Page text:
Associations and effects of omega-3 polyunsaturated fatty acids on cognitive function and mood in healthy adults: a protocol for a systematic review of observational and interventional studies.BMJ Open. 2019 06 22; 9(6):e027167.BO
The association between long-chain omega-3 polyunsaturated fatty acids (PUFAs), brain health, cognitive function and mood has been the subject of intensive research. Marine-derived omega-3 PUFAs, such as docosahexaenoic acid and eicosapentaenoic acid, are highly concentrated in neuronal membranes and affect brain function. Many studies have found that consumption of omega-3 PUFAs is associated with lower risk of cognitive or mood dysfunction. However, other studies have demonstrated no beneficial effects. There appears to be inconsistent findings from both epidemiological and randomised controlled trial (RCT) studies. The aim of this review is to compile the previous literature and establish the efficacy of omega-3 PUFAs in enhancing cognitive performance and mood in healthy adults.
METHODS AND ANALYSIS
Prospective cohort studies, RCTs, controlled clinical trials, controlled before and after studies, interrupted time series with a minimum of 3 months duration will be eligible for inclusion. Studies on healthy adults over the age of 18, where the intervention/exposure of interest is omega-3 PUFAs will be included. The outcomes of interest are cognition and mood. Studies will be eligible for inclusion if they measure changes in cognitive function or mood, or the risk of developing cognitive or mood disorders using validated tools and assessments. Relevant search terms and keywords will be used to generate a systematic search in Cochrane Library, MEDLINE, EMBASE, PsycINFO, Cumulative Index to Nursing and Allied Health Literature, Web of Science, Scopus and the grey literature. Two independent reviewers will screen studies for eligibility. Risk of bias in cohort and non-randomised studies will be assessed using the ROBINS-I tool. The Cochrane Collaboration's tool for assessing risk of bias in randomised trials will be used for RCTs. If there are sufficient data, a meta-analysis will be conducted.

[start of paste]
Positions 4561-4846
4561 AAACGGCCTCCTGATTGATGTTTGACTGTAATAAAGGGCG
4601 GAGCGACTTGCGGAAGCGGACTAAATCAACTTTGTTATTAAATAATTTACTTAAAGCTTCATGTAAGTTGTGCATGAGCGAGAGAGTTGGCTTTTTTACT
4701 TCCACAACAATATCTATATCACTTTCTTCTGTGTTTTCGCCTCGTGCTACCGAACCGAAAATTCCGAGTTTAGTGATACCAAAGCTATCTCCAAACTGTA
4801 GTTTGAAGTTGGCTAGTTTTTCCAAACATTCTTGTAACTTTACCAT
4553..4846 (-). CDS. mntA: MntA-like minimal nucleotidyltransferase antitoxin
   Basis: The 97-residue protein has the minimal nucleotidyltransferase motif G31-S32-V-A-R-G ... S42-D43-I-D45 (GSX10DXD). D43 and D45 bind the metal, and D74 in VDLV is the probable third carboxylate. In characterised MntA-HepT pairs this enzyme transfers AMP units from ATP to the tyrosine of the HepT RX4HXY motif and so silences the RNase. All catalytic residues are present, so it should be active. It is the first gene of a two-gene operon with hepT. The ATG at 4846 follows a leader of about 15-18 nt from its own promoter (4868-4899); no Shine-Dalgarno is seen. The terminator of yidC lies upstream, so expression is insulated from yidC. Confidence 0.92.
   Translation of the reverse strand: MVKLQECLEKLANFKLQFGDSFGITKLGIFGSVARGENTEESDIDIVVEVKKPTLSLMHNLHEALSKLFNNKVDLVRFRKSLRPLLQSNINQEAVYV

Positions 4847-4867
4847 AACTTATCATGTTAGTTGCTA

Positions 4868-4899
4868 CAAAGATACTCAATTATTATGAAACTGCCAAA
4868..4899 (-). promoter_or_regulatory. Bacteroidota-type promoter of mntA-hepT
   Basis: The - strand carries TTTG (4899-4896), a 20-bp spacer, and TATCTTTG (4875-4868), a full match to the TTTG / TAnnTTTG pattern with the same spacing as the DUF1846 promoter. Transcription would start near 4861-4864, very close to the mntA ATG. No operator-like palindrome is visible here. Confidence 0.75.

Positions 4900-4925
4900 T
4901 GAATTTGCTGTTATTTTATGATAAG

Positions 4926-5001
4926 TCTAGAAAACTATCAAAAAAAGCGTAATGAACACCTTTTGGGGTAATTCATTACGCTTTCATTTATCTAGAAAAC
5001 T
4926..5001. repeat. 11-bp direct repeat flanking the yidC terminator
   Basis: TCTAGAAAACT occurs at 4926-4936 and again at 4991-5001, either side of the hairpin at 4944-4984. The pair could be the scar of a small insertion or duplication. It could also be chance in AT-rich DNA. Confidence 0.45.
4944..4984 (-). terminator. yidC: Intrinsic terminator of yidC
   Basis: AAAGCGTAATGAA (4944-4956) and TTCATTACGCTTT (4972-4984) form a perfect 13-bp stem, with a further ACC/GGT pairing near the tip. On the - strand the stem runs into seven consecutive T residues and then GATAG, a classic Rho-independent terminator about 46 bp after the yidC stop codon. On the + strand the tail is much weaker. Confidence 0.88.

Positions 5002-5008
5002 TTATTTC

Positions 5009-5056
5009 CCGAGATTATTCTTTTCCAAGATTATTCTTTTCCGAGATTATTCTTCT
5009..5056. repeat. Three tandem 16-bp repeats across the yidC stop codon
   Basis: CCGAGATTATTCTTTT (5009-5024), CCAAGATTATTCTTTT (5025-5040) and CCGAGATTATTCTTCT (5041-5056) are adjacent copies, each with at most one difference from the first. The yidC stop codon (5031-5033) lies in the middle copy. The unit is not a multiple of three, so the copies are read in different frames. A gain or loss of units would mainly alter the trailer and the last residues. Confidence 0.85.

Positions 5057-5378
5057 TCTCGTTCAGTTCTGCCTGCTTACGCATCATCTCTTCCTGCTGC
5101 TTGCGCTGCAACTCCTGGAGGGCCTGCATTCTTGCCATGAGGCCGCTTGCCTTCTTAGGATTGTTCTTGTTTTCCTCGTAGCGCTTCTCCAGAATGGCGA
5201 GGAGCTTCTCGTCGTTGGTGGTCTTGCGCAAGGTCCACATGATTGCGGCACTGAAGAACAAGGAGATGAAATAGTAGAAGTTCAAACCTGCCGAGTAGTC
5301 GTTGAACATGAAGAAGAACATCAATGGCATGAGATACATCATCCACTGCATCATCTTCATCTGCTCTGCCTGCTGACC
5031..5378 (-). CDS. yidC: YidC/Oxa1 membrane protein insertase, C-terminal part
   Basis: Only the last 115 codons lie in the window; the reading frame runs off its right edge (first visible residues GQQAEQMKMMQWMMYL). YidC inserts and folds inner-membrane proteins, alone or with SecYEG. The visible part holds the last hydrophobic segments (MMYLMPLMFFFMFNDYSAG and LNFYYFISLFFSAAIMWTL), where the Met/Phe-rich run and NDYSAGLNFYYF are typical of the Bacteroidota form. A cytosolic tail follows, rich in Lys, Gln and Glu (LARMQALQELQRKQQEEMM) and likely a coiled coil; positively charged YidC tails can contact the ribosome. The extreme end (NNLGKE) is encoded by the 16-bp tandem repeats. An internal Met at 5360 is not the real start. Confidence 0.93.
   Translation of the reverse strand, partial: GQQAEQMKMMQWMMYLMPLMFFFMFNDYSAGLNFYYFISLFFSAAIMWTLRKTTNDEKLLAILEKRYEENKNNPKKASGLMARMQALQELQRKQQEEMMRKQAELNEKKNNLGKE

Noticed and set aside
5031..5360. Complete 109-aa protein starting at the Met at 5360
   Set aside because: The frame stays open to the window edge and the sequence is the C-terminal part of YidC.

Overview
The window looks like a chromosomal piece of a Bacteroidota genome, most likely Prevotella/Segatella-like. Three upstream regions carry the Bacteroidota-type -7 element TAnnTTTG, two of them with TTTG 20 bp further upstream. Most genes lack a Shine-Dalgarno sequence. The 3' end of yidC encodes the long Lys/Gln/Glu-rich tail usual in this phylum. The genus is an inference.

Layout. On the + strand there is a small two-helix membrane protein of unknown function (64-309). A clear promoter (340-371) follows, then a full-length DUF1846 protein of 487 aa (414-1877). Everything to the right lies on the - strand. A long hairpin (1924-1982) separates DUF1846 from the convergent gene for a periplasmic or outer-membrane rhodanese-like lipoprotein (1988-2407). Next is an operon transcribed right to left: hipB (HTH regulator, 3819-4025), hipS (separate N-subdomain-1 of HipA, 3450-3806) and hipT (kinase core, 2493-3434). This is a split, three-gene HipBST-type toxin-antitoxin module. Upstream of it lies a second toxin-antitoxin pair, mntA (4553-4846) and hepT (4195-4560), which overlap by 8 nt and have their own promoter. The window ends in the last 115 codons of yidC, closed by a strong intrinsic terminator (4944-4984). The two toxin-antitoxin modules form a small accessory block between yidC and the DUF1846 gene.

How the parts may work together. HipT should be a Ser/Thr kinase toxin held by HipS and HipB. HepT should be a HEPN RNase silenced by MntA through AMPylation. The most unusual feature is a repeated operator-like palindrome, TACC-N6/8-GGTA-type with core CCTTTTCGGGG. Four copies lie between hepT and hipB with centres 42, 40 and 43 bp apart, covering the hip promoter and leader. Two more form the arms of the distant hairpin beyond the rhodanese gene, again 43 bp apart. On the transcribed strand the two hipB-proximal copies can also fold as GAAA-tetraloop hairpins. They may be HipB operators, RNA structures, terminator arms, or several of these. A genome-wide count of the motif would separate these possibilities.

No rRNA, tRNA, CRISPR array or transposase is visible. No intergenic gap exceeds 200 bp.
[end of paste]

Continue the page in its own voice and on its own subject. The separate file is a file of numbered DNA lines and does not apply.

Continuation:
ETHICS AND DISSEMINATION
This systematic review does not involve primary data collection and therefore formal ethical approval is not required. Results will be disseminated through peer reviewed publications, conference presentations and the popular press.
PROSPERO REGISTRATION NUMBER